With Easter, Orthodox Easter and Passover Holidays coming, it can be stressful enough as it is for any family. Who is hosting which dinner, lunch or brunch? Who to invite? Which invitations to accept, without offending others?
Add to this mix being separated or divorced and needing to decide “Who gets the kids?”
For many separated parents, that decision is made through the Parenting Plan or Separation Agreement process. Some parents figure it out on a per-holiday basis.
And even when there seems to be a decision made, it isn’t always easy for the other parent not to be with their child or children, when it’s not “their turn.”
Here are some ideas to consider that have worked for me and for clients I have supported:
- Alternate year agreement. One way to alternate years is to say, “Parent A gets the children for Easter/Passover (etc) on the odd-numbered years, while Parent B gets the children on the even-numbered years” Usually this will be written up in an agreement, (which helps to remember from year-to-year).
- Holidays with the Parent who the child doesn’t live with. Sometimes children live with one parent (possibly in a different city) full time. In such a case it can work to have the child spend the holiday period with the other parent. Depending on the relationship and willingness between the parents, the parent living away from the child may travel in and spend the holiday with their child together with the other parent.
- Holidays All Together. Depending on the willingness of the parents, it may work to have the holidays be a time to spend together. It’s not about the parents “being together.” It’s about the children having a meaningful and memorable holiday. I have had the privilege of my own parents rising above their past differences to be at the same holiday table with me and my family.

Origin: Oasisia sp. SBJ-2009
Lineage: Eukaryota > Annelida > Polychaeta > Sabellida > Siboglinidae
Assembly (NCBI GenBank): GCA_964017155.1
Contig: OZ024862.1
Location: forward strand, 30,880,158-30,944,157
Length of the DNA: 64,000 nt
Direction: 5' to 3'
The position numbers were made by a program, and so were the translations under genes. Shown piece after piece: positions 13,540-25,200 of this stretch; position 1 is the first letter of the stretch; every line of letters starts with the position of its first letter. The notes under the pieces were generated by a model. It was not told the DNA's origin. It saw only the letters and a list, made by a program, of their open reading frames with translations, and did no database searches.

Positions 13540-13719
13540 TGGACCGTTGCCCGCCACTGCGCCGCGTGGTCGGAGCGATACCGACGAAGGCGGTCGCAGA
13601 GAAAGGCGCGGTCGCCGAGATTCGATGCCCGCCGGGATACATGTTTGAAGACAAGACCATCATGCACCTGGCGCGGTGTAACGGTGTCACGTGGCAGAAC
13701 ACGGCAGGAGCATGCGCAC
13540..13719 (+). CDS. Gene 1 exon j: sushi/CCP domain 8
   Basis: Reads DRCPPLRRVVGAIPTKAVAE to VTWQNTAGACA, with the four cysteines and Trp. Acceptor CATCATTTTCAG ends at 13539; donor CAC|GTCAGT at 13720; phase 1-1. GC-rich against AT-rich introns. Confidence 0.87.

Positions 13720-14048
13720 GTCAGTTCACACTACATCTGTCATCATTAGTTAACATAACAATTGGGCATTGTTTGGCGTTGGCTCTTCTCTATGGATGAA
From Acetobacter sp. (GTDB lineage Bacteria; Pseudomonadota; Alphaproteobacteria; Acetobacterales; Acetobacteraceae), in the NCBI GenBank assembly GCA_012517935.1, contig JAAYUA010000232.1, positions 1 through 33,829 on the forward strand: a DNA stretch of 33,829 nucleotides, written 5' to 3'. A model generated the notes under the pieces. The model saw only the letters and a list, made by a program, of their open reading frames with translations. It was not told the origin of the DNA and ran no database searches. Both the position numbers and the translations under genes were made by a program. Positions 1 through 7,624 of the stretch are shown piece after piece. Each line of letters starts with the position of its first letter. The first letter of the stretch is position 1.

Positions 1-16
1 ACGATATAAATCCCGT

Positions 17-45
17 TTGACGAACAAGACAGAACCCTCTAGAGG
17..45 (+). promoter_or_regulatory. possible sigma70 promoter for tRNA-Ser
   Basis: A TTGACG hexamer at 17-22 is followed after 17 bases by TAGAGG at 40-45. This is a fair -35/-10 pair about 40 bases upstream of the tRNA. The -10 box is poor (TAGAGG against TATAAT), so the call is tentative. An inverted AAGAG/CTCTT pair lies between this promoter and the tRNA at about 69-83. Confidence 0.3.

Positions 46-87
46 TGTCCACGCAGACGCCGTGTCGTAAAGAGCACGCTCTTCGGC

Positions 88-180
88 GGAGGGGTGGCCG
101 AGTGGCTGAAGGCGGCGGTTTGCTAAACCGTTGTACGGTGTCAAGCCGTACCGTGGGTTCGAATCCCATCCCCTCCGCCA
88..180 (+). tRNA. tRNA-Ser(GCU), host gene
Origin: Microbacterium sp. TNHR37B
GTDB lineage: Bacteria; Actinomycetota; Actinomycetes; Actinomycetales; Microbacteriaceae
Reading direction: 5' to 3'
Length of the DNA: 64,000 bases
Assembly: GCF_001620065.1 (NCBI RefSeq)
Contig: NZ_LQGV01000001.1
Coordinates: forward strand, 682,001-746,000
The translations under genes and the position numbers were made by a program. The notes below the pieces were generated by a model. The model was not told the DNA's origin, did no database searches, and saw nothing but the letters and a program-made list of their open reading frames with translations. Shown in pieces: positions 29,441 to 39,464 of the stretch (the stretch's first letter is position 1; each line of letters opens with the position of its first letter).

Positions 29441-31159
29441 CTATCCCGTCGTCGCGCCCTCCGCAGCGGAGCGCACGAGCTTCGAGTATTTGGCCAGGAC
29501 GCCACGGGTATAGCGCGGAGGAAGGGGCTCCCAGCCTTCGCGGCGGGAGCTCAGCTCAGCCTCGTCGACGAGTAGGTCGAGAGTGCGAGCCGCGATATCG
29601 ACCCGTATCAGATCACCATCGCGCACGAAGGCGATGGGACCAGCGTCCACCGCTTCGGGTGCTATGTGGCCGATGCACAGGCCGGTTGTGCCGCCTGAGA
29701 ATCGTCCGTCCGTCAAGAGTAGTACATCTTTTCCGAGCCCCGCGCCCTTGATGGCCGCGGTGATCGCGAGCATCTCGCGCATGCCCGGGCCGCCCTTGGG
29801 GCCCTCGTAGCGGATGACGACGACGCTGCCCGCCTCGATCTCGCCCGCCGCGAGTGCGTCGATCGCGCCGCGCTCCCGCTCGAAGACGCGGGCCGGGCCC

- Multi-Ethnic Family. You may be in a formerly mixed marriage situation, which means you don’t share the same holidays. This can work out well when the holidays don’t land on the same dates! What happens when they DO land on the same dates? Either you could apply the “alternate year” approach where by one parent gets them this year and next time a holiday lands on the same date, the other parent gets the kids. Or, there may be room to compromise by splitting the day or days themselves. For example, this year the first two days of Passover coincides with Catholic/Christian Easter Weekend. Kids could be with the Jewish parent Friday and Saturday and with the Christian or Catholic parent on Sunday and Monday.
These are just some scenarios and some ideas. You may have others.
And, the key is to make the decision and then stick to it, ideally letting go of any resentments and upsets when you’re the one not with the kids. This part is not always easy, but it is certainly possible.
Try to bring the spirit of what the holiday is, to your attitude and to your interactions with your former spouse.
I wish you blessings for the holidays, whatever you should be celebrating at this time of year.
If you are stuck regarding holiday decisions, or any other decisions related to separation or divorce matters or family-life matters, set up a COMPLEMENTARY STRATEGY SESSION with me and let’s get it sorted out.
Email me at firstname.lastname@example.org